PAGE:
“Even the intelligent investor is likely to need considerable will power to keep from following the crowd.” – Benjamin Graham
The chart below, from Scott Krisiloff of Avondale Asset Management, shows the 15 top performing stocks from the Russell 1000 Index since 2003.
You should notice how large the losses were for these stocks in the past ten years, despite their large, market-beating gains. The losses ranged from -40% to -90%. And some of the stocks with the best returns of the past decade haven’t made any money since the prior peak in late 2007.
- Even the best performing stocks have large losses and don’t go up in an uninterrupted fashion.
- You have to be willing to think very long-term and live through periods of extreme ups and downs in individual stocks.
- You have to be able to assess the value of a company when the stock price is falling 40-90% and make sure there is still value in the business.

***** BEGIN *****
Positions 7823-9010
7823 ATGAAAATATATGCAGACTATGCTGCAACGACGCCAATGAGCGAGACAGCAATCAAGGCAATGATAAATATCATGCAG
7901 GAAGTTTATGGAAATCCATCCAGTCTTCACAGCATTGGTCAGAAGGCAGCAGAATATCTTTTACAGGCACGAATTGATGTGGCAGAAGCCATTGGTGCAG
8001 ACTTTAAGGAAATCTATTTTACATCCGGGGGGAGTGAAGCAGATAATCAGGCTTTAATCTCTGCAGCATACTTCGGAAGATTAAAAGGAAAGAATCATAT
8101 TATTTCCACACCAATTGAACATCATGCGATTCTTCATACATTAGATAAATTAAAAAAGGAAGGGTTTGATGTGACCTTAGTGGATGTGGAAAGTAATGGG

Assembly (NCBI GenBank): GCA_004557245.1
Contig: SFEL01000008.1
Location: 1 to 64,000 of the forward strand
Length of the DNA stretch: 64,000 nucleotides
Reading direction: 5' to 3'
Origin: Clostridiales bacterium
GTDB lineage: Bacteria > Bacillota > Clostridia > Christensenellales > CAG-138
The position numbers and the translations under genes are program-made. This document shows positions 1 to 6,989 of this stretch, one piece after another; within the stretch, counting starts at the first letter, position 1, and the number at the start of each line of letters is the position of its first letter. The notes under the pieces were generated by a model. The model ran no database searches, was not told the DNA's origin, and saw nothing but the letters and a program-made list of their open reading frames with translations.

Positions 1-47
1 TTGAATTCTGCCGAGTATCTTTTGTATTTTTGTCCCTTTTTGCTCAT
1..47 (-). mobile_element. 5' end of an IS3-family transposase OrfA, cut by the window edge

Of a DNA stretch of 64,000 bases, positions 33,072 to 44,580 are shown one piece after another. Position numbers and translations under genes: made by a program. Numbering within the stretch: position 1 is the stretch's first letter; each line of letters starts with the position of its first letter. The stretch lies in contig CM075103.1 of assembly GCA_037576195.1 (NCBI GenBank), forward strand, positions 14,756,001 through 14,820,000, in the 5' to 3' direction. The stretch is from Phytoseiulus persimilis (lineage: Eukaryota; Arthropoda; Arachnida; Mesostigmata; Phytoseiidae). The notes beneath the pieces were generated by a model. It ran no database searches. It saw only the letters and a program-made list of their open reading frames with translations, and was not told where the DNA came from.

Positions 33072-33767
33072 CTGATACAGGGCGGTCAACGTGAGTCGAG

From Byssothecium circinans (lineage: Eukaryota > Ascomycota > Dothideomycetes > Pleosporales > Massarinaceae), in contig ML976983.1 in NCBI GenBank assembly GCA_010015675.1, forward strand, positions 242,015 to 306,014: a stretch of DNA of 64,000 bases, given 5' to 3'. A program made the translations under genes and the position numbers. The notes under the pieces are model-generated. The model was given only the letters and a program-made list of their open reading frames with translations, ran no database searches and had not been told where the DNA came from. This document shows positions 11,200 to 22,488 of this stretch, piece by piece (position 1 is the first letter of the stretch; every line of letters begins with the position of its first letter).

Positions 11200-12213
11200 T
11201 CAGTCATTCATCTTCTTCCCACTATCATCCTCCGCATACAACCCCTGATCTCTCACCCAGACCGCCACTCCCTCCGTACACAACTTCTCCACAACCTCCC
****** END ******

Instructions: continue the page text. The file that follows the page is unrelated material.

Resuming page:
- It’s easy to say you would have bought in after those large losses in hindsight, but how many actually did so at the time of maximum pessimism?
- Picking the best stocks is hard. It’s difficult to know whether to get out when you see these types of large losses or buy more. Overall markets come back but not necessarily individual stocks.
- If you plan on investing in individual stocks, have a long-term process in place. Even then, you will need to be able to control your emotions to be a successful long-term investor.
- Otherwise, stick to index funds or set aside no more than 10% of your portfolio for tactical investments.
Avondale Asset Management